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Hannity blasts Biden over partisan ‘voting rights’ speech, calls on him to address Delaware inequities


Sean Hannity criticized President Joe Biden for his speech in Atlanta on Tuesday where he compared his Republican critics to Democratic segregationists.

Biden claimed voting rights are being eroded by Republican state legislatures that are instituting voter identification and other measures, including Georgia, where he spoke.

Hannity pointed out that Biden has said nothing about his own home state, where there is more of what the president and Democrats consider “voter suppression” than in states they often target like Georgia and Texas.

Officials in Dover historically have not permitted early in-person voting, although a law signed by Democratic Gov. John Carney that establishes a 10-day window went into effect on Jan. 1, but was not in effect for the 2020 election.

While many states allow no-excuse-required mail-in voting, Delaware requires a reason to be duly sworn on an application, Hannity said.

Hannity said the bill Biden was touting Tuesday, the John Lewis Voting Rights Act sponsored by Democratic Rep. Terri Sewell of Alabama, is a misnomer and a partisan power grab that cedes states’ rights to the federal government in a constitutionally-dubious manner.

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President Joe Biden, Sen. Jay Rockefeller, Gov. Joe Manchin, and Sen. Robert Byrd. (Photo by Christina Jamison/NBCU Photo Bank/NBCUniversal via Getty Images via Getty Images)

President Joe Biden, Sen. Jay Rockefeller, Gov. Joe Manchin, and Sen. Robert Byrd. (Photo by Christina Jamison/NBCU Photo Bank/NBCUniversal via Getty Images via Getty Images)

“Just like D.C. statehood, the Puerto Rico statehood idea, it’s all about a power grab and all about rigging the system,” he said. “It doesn’t have anything to do with actual voting rights, and that’s why Joe was in Georgia — and not Joe’s home state of Delaware, where voting regulations in his state, where he served for 575,000 years, are far more restrictive.”

“Georgia’s laws are some of the most accessible voting laws in the country,” he said. “They have 17 days in-person early voting. They have drop boxes in every precinct. You don’t need an excuse to get an absentee or mail-in ballot. You need a mail and ballot reason in Delaware.”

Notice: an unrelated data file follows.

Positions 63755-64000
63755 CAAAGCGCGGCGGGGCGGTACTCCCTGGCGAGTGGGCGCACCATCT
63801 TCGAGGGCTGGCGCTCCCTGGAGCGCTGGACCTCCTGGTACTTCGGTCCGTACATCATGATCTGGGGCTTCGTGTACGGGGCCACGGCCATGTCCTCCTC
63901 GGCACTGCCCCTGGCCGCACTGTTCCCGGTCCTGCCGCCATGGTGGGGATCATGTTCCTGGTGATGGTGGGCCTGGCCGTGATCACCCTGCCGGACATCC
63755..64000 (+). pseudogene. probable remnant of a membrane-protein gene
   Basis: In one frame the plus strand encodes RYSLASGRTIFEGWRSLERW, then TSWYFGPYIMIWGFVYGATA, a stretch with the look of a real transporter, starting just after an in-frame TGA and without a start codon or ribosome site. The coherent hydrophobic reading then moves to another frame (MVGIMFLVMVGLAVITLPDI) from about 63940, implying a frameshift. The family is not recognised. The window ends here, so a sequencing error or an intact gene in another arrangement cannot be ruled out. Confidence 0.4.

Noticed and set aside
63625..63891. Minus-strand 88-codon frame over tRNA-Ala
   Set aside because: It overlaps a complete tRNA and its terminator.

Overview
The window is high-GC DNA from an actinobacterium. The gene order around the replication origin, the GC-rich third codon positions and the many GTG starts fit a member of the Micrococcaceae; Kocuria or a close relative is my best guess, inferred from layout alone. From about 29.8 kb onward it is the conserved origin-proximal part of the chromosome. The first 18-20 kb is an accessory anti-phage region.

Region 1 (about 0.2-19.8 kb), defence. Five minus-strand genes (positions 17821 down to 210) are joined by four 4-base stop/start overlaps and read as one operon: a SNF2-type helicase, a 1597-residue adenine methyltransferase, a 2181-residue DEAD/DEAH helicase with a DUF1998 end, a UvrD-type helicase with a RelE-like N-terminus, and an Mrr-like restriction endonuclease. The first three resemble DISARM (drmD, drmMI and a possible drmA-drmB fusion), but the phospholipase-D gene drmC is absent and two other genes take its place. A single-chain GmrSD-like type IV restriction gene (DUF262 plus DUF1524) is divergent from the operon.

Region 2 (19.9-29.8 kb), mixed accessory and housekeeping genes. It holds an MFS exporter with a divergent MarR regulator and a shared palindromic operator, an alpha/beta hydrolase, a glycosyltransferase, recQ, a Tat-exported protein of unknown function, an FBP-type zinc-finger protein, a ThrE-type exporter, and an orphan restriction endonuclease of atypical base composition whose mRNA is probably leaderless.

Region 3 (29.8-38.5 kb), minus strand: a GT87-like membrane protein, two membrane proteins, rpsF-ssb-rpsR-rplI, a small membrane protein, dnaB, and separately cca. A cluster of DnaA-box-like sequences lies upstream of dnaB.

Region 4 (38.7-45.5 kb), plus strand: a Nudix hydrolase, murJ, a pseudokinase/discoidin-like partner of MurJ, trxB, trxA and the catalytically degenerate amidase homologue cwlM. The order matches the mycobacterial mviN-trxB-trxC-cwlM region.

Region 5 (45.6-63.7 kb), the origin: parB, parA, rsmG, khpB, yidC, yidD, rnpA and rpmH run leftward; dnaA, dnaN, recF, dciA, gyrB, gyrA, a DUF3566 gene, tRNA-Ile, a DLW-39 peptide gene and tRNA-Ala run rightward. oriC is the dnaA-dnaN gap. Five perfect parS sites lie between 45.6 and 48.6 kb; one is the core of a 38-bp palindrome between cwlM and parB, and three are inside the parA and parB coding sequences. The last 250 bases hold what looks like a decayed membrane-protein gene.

“So why aren’t they going after Delaware. Why hasn’t Joe lifted a finger all these years to make voting more accessible in his home state?”

Hannity discussed Biden’s claim, which he cut himself off mid-sentence, of being arrested while active in the Civil Rights movement of the 1960s.

“Never happened,” Hannity said of Biden’s alleged advocacy, noting that then-President Lyndon Johnson needed crossover Republican support to pass the Civil Rights Act.

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Sen. Robert C. Byrd, D-W.V., during a ceremony at the U.S. Capitol honoring him for his contributions to education. (Photo by Scott J. Ferrell/Congressional Quarterly/Getty Images)

Sen. Robert C. Byrd, D-W.V., during a ceremony at the U.S. Capitol honoring him for his contributions to education. (Photo by Scott J. Ferrell/Congressional Quarterly/Getty Images)

“[Biden] was busy trying to stop the integration of public schools when he partnered with the former Klansman Robert ‘KKK’ Byrd and, as Joe put it, he was worried that public schools that his children would grow up in schools that were ‘racial jungles,'” Hannity said.

“Joe said that now, according to Joe, if you don’t support his federal election takeover, you are a domestic enemy of the United States who sides with Jefferson Davis and the Ku Klux Klan — well, he must know a lot about it. Who is best friends with the former Klansman?”

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Hannity aired a photo of Biden cheering alongside Byrd and then-West Virginia Gov. Joe Manchin during a 2008 campaign rally in Charleston.

During his speech Tuesday, Biden also warned of a dichotomy between the proponents and opponents of the Democrats’ election law overhaul bill, asking the crowd whether they wanted to be “on the side of Dr. King or George Wallace.”

Wallace, a former Alabama Democratic governor and presidential candidate, proclaimed in his 1963 gubernatorial inauguration address, “segregation now, segregation tomorrow, segregation forever.” 



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